Posted in book review

Daughter of Fortune: My introduction to the rich literary world of Isabel Allende

The first time I heard of Isabel Allende was when Rory of Gilmore Girls mentioned her and a week after that “Daughter of Fortune” fell into my hands. I was scrolling through Facebook marketplace to look for a vintage wall mirror when I saw a listing that says “Books for free”. I met Maria who is a delightful, retired literature teacher and she gave me her half of her collection. I always consider that incident as a serendipity. The entirety of this book is also a serendipitous journey for each character especially for the spirited heroine, Eliza.

Abandoned as a baby in the British colony of Valparaiso, Eliza is raised by Jeremy and Rose Sommers, a prosperous pair of siblings who consider the girl a gift. Eliza falls in love with Joaquin Andieta, who got her pregnant and then sails for the promise of gold in California. The “terrible weight of idealized love” pushed Eliza to follow Joaquin with the help of her new Chinese physician friend, Tao Chi’en. What began as a search for love ends up as the conquest of personal freedom. Allende has clearly enjoyed providing rich elaborations that may not particularly advance the story but affirm her theme of personal discovery. Each of her characters finds “something different from what we were looking for.”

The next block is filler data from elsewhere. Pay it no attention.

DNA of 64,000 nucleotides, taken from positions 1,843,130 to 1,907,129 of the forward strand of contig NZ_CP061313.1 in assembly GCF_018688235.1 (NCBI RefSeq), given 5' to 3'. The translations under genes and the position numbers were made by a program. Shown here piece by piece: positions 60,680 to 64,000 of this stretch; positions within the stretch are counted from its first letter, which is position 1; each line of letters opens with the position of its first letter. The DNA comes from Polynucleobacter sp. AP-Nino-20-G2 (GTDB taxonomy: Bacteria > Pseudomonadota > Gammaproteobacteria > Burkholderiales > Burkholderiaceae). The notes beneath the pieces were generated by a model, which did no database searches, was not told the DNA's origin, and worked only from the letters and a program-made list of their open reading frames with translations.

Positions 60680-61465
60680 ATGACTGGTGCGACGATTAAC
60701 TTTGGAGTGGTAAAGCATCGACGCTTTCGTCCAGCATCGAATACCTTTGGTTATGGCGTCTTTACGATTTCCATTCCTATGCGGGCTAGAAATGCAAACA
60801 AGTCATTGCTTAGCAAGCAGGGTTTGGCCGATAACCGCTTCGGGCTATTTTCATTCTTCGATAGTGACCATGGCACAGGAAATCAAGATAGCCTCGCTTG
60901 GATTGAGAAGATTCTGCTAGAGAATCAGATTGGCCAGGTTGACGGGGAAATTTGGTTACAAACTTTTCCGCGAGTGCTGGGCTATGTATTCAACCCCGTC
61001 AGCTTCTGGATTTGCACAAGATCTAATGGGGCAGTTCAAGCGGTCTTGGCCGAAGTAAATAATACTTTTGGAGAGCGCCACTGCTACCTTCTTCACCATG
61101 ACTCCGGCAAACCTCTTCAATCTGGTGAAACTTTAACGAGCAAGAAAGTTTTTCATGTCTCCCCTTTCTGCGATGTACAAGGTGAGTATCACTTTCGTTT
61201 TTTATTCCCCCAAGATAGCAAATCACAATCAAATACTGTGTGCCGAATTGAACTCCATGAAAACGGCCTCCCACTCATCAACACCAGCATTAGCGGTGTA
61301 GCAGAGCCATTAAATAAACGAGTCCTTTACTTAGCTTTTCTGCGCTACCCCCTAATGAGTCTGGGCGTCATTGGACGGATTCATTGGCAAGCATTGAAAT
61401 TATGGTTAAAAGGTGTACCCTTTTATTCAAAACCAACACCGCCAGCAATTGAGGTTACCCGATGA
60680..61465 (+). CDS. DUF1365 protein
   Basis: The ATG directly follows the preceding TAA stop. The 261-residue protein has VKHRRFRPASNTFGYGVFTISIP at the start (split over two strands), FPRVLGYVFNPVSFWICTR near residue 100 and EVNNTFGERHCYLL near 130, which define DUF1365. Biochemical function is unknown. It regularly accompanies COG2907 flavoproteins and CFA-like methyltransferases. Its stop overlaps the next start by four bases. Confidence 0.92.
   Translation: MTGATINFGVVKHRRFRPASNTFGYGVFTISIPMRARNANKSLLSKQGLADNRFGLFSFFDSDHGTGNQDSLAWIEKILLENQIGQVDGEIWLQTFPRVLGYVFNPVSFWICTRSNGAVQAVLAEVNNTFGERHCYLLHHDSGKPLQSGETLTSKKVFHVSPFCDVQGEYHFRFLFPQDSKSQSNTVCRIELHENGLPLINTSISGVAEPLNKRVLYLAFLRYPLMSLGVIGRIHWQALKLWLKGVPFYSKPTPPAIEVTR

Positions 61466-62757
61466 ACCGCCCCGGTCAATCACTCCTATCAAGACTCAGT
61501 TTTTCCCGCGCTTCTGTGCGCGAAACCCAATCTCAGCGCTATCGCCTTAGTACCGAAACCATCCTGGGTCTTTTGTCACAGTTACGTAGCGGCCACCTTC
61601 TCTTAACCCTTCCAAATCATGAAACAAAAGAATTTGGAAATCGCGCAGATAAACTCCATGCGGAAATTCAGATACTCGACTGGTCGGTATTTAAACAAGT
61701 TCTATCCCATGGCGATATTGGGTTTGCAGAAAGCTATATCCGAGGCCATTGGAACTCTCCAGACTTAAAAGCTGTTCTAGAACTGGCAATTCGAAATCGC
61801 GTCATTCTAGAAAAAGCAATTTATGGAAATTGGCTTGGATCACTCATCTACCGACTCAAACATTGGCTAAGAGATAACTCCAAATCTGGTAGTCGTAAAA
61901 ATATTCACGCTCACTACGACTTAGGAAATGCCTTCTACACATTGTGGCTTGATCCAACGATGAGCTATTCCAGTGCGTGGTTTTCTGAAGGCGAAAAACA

History is thematically rich no matter how it is presented.  When properly observed and documented, any piece of the past can expose both the best and worst of human nature.  “Daughter of Fortune” chooses to emphasize the vast inequalities between men and women, whites and people pf colour, rich and poor.  The haughty imperialism of the British towards the native population of Chile underscores the point as even when vastly outnumbered, white men still maintained full control over a country not their own.

This novel is a marvel of storytelling and I cannot wait to read more of Allende’s writing. I thank Allende for introducing to me such an appealing, adventurous and independent-minded heroine. Eliza had the courage to reinvent herself and create her own destiny in a new country and that to me is very inspiring. As someone who is also continuing to navigate a new life in a new county I hope I get hold of her luck, bravery and resilience.

Author:

Lynde Grande is a curriculum writer by day and an armchair media critic by night. She is fuelled by junk food and frozen yoghurt. Lynde is currently enjoying life with her lovely partner and two cats in the heart of Sydney. The previous statement is a lie. She is actually an angry and sad potato.

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